The first review of the iPhone X comes from Wired’s Steven Levy, who says he chose Animoji as the one feature to show off when people realised what he had. To be fair, there’s a lot of really great features in the iPhone X that have never been on any previous iPhone. Being able to unlock your iPhone with a glance is cool, the OLED edge-to-edge screen is cool, and the cameras are cool. But it’s likely that we’ll see the impacts of the iPhone X, beyond just the new hardware, a little later on.
With iPhone X pre-orders now out of the way, Apple has released a statement saying pre-orders were “off the charts“. While that doesn’t give us any idea of how many iPhone X devices were pre-ordered over the weekend, shipping times for the iPhone X in Australia are now at the 5-6 week mark for all models. If you pre-order now, there’s a good chance you’ll get your device before Christmas.
Over at Daring Fireball, John Gruber talks about the fear, uncertainty, and doubt surrounding recent Face ID rumours and the “reduced accuracy” to allow easier manufacture. Apple has since denied the statement, leaving not-great explanations as to why the articles were published in the first place. Gruber then goes on to debunk further Bloomberg reports about the iPhone, saying that design decisions about the iPhone X were made before January this year, not last-minute like Bloomberg has previously reported.
Apple has denied claims it allowed Face ID specs to be lowered to increase production, following a report from Bloomberg which highlighted Apple’s struggles with iPhone X production so far. With pre-orders of the new iPhone going live at 6:01pm AEDT this Friday, Apple would have wanted as many iPhone X units to be available as possible, but their statement says they have not reduced the accuracy specs for Face ID, which continues to have the same 1 in a million probability of having a random person unlock your iPhone X with their face.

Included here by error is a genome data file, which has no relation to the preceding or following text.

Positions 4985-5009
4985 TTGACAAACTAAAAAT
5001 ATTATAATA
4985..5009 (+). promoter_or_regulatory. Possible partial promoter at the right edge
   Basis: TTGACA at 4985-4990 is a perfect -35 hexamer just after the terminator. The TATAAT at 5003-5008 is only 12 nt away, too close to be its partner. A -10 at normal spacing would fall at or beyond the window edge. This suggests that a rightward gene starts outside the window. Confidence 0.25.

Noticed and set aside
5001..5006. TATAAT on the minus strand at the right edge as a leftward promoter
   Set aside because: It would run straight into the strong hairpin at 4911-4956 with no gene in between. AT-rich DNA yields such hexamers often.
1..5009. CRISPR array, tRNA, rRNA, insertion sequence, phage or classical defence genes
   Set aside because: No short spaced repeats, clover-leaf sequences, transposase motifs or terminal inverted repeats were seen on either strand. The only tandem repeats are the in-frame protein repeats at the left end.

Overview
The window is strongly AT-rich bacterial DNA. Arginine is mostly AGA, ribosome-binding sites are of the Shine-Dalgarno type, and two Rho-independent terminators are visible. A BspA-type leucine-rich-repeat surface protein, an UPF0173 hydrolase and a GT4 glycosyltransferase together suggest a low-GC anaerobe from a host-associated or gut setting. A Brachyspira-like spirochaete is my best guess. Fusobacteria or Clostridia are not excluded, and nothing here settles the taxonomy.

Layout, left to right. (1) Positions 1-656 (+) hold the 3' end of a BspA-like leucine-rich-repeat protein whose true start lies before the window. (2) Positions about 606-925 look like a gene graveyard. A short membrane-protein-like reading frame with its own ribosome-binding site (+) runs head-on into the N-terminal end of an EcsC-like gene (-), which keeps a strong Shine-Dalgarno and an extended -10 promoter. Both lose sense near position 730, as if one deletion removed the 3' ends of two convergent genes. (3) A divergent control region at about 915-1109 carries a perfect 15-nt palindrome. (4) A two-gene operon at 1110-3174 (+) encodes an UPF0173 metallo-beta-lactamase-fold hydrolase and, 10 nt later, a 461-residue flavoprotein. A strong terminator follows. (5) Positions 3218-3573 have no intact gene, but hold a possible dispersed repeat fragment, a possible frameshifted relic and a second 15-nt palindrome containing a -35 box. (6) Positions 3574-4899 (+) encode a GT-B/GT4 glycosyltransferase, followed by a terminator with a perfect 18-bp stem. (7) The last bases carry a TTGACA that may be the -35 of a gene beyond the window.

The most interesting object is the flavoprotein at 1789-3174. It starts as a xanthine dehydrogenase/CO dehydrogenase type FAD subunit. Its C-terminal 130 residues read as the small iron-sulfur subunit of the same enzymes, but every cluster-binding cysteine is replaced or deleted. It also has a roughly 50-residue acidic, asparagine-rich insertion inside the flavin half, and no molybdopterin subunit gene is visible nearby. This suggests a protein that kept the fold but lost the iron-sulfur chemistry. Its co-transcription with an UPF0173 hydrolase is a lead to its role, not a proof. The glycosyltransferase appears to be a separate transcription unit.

With iPhone X pre-orders opening this Friday, Apple has announced that there will be limited stock available in store for those wanting to try their luck the week after. November 3 is when the iPhone X officially launches, but we should see how bad the iPhone X shipping situation is once pre-orders open. Apple has also invited members of the iPhone Upgrade Program to check their eligibility, but unfortunately that’s not an option for any country outside of the US.
The original Samsung v Apple trial from 2011 is this morning’s designated gift that keeps on giving, with the whole thing being such a stunning testimony for patent law that it’s honestly incredible we still have patents at all. The latest summary, as described by Ars Technica, is that US Judge Lucy Koh has laid out the rules for the new trial in a 35-page PDF document, which will dictate how the hearings will proceed. This latest trial will determine the final outcome for the litigation of design patents between the two companies, and maybe in a few years, we’ll get a verdict.
Following the Mac Pro’s footsteps, the Mac mini has now been around for over three years without a spec bump to speak of. Apple CEO Tim Cook’s response to an email about the Mac mini assures some guy that the Mac mini is an important part of the Apple product line going forward, but doesn’t have any details to share about future plans for Apple’s smallest desktop Mac.
Ars Technica writes Apple are making good on their promise to add interior maps of airports and shopping centres, with a bunch of new indoor maps of airports in the US going live today. Joining the interior maps of San Jose and Philadelphia airports are several airports spread across the country, including Miami International, Portland International, and O’Hare International, with Apple also promising interior maps of New York’s JFK and LaGuardia airports, as well as a few international airports (mainly in Europe, none in Australia) coming soon.
With reports of Apple’s first iPhone X shipment only containing 46,500 units of the iPhone with an OLED edge-to-edge display, it’s relatively good news to hear of further supply chain rumours that claim the manufacturing bottleneck contributing to the shortage will be resolved before Christmas. While that still means iPhone X stock is unlikely to be anywhere near demand until well into 2018, that’s kind of what we were expecting anyway, right?
The Independent interviewed Apple CEO Tim Cook recently, and if you’ve read any interview from him recently, you’ll know that he mentions AR almost every time. It’s clear Apple will be pushing the technology in iPhone iterations to come, even though Apple hasn’t built any kind of AR experience of its own. Cook also believes the world is getting better, at least compared to how it was before. It might not seem that way, but progress looks different to different people.